Fans of You Can Count On Me were forced to wait 11 years for director Kenneth Lonergan’s second film. Filmed way back in 2005, Margaret is the harrowing story of a manipulative New York City teenager (Anna Paquin) whose involvement in a fatal bus accident thrusts her into an adult world she’s unprepared to navigate. The movie, which features an all-star cast that also includes Matt Damon, Mark Ruffalo, and Matthew Broderick, seemed doomed to eternal limbo when the director, his producers, and Fox Searchlight could not agree on a final cut. Lonergan had been promised total control, as long as his finished film was less than 150 minutes long. Unfortunately, the cut he originally submitted ran longer than three hours. Lawsuits were exchanged. For years, neither side blinked, and the film nearly passed into oblivion as its stars moved on to bigger things. (Paquin found True Blood, Damon went back to the Bourne franchise, Ruffalo earned an Oscar nomination and was cast as a raging superhero.)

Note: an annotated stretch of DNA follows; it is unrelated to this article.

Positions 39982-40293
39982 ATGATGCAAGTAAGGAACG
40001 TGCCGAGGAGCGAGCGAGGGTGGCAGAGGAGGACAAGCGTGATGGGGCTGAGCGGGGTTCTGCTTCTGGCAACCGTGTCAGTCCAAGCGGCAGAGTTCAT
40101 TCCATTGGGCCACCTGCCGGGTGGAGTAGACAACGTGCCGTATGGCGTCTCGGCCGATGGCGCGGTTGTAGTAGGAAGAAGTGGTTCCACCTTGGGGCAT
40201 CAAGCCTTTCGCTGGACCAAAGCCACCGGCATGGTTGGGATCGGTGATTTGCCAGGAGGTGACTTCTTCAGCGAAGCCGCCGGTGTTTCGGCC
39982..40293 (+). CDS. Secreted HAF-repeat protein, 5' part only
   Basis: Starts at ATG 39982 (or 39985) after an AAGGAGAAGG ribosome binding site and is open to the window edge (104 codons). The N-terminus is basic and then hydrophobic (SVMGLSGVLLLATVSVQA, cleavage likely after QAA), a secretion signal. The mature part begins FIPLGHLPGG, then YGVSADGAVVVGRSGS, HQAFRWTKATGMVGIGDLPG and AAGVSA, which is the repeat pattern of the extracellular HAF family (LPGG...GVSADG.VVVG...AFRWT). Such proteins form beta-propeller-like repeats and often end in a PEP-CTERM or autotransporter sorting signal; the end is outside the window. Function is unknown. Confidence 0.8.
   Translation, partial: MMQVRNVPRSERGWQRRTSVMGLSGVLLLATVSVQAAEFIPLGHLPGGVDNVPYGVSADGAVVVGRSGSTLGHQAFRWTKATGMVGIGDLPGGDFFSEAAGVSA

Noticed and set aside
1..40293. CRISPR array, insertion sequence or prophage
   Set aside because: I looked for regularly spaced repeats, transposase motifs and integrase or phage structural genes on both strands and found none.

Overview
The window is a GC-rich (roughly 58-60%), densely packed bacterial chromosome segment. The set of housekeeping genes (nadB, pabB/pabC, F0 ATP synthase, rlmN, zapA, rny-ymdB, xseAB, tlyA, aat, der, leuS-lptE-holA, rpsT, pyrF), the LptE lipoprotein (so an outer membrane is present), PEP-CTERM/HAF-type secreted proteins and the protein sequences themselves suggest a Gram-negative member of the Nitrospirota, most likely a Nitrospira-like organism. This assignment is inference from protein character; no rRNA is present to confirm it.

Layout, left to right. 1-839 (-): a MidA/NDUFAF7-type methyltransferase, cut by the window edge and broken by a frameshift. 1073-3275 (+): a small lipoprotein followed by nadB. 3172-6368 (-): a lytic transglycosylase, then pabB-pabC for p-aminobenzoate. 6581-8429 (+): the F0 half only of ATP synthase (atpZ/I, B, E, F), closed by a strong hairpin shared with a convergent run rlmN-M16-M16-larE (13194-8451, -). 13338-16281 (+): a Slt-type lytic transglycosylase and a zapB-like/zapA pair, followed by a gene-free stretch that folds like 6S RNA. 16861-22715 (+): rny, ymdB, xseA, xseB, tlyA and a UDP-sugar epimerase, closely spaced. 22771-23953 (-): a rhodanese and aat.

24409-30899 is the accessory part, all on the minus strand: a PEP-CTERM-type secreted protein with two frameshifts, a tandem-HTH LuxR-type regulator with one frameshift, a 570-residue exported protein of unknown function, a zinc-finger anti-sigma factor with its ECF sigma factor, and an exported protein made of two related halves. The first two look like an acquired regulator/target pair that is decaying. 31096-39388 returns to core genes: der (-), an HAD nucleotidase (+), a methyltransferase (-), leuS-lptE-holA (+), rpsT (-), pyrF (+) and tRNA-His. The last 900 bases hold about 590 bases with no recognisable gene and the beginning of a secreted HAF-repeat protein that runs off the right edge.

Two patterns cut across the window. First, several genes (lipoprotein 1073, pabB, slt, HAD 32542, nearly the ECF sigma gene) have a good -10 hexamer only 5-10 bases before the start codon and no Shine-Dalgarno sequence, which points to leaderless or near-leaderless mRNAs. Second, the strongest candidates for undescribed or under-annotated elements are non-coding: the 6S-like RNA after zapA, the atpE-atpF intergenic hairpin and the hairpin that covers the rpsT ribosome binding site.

When Margaret was finally released last September — with a running time of 149 minutes and 49 seconds — many would have to buy plane tickets to see it, as it never played in more than 14 theaters. Though it didn’t even gross $50,000 and was neglected by the Oscars, some critics championed the film as one of the year’s best. Tomorrow, fans of Lonergan’s work who don’t live in New York and Los Angeles can finally see it for themselves. Or more precisely, they can view two versions of the film that are included in a Blu-ray combo pack: the theatrical release and Lonergan’s extended three-hour cut.
Before the extended version of Margaret is screened tonight in New York — to be followed by a Q&A panel with Lonergan, Ruffalo, Broderick, and moderator Tony Kushner — the director checked in with Entertainment Weekly.
ENTERTAINMENT WEEKLY: Margaret is a film that is difficult to shake, and there are so many themes woven throughout. As a storyteller, what was the seed of the story that everything else grew out of?
KENNETH LONERGAN: There was a girl in my high school who told me that this [bus accident] had happened to her — and that was the literal seed. I was just 16 but it always stayed with me. But I think the impetus was the idea of this girl trying to cope with all these adult problems and issues with only the equipment of a teenager to help her. It seemed compelling to me: that a very very young person confronted with death and injustice and the force of other people’s lives getting in the way of her finding what she thinks she’s going to find, which is justice and some sort of way to atone for what she’s done — which she’s unable to do. READ FULL STORY